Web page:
The Islamic State (ISIS/ISIL/IS) has seized all border crossings between Syria and Iraq from Syrian regime troops, according to a monitor group.
ISIS captured the al-Tanaf border crossing in Syria’s Homs province, known as al-Waleed in Iraq, after the Syrian regime forces withdrew from the area as the jihadist group advanced.
“Thus, the regime forces have lost the last border crossing with Iraq,” says the U.K.-based Syrian Observatory for Human Rights (SOHR), which monitors the Syrian conflict using a network of sources on the ground.
The seizure of the last border crossing under the control of forces loyal to Syrian Dictator Bashar al-Assad comes after ISIS captured the ancient Syrian city of Palmyra.
ISIS now controls more than half of Syria, according to the Observatory.
“The militants dominate the [Syrian] provinces of Deir al-Zour and Raqqa and have a strong presence in Hasakeh, Aleppo, Homs and Hama,” notes BBC.
“However, correspondents say there are large areas under IS [Islamic State] control in the east that are not very significant strategically,” it adds.
Taking the al-Tanf border crossing allows ISIS to directly connect territory it controls in east-central Syria with areas it holds in Anbar, Iraq’s largest and westernmost province, notes the BBC’s Jim Muir.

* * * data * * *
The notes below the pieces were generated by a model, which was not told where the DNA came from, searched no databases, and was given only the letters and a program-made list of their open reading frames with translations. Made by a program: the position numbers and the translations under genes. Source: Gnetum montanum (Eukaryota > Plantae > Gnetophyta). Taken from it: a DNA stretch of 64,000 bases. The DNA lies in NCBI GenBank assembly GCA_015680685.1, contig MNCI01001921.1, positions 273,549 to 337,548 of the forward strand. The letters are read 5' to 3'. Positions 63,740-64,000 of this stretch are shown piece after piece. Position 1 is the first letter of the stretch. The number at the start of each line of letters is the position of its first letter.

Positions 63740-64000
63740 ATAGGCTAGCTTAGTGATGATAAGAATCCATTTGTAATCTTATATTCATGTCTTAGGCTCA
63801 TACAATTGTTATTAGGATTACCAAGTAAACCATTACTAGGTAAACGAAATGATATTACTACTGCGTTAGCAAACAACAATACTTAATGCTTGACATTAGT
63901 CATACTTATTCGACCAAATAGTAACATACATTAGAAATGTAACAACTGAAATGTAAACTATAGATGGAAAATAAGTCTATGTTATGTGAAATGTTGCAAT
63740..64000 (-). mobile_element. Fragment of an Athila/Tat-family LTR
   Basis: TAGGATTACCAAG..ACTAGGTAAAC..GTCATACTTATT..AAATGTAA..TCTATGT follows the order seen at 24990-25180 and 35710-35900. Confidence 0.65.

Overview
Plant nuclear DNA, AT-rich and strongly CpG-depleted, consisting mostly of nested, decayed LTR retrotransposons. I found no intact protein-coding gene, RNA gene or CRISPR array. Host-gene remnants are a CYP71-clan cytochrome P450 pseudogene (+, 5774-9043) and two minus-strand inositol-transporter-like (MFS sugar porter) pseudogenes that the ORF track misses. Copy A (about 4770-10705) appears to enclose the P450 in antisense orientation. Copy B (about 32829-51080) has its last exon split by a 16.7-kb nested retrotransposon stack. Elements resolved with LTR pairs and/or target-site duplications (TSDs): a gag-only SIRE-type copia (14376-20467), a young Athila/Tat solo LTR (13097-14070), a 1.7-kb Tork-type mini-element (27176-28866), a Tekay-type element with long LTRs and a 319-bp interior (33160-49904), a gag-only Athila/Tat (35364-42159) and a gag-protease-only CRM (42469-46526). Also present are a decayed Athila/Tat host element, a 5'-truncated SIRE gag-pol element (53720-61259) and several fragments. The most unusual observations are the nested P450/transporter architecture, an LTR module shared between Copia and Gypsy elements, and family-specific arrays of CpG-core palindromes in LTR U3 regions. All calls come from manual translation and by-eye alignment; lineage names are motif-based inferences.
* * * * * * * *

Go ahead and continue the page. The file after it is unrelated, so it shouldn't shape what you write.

“Militants in Iraq are reported to be pressing eastwards from Ramadi down the Euphrates Valley towards Habbaniya where pro-government forces are massing for a proposed counter-attack on Ramadi,” points out BBC.
“If they take Habbaniya, IS will be close to linking up directly with Fallujah, a city close to Baghdad which has been held by the Sunni militant group for well over a year despite repeated attacks by government forces,” says Muir.
U.S. officials said that the U.S.-led coalition has carried out 18 air strikes against ISIS targets in Syria since Wednesday.
The White House has described the recent ISIS gains in Iraq and Syria as a “setback” for the U.S.-led coalition.
President Obama insists that the U.S. is not losing the war against the jihadist group.
“No, I don’t think we’re losing,” Obama told The Atlantic magazine in an interview published on Thursday. “There’s no doubt there was a tactical setback, although Ramadi had been vulnerable for a very long time.”
“The training of Iraqi security forces, the fortifications, the command-and-control systems are not happening fast enough in Anbar, in the Sunni parts of the country,” he added.
Some analysts, such as retired four-star Army Gen. Jack Keane, believe the U.S. is indeed losing the anti-ISIS war.
Gen. Keane told lawmakers on Thursday that Obama’s strategy against ISIS is “fundamentally flawed.”
The recent ISIS gains in Iraq and Syria come after Secretary of State John Kerry told lawmakers on March 11 that “ISIL’s momentum has been diminished.”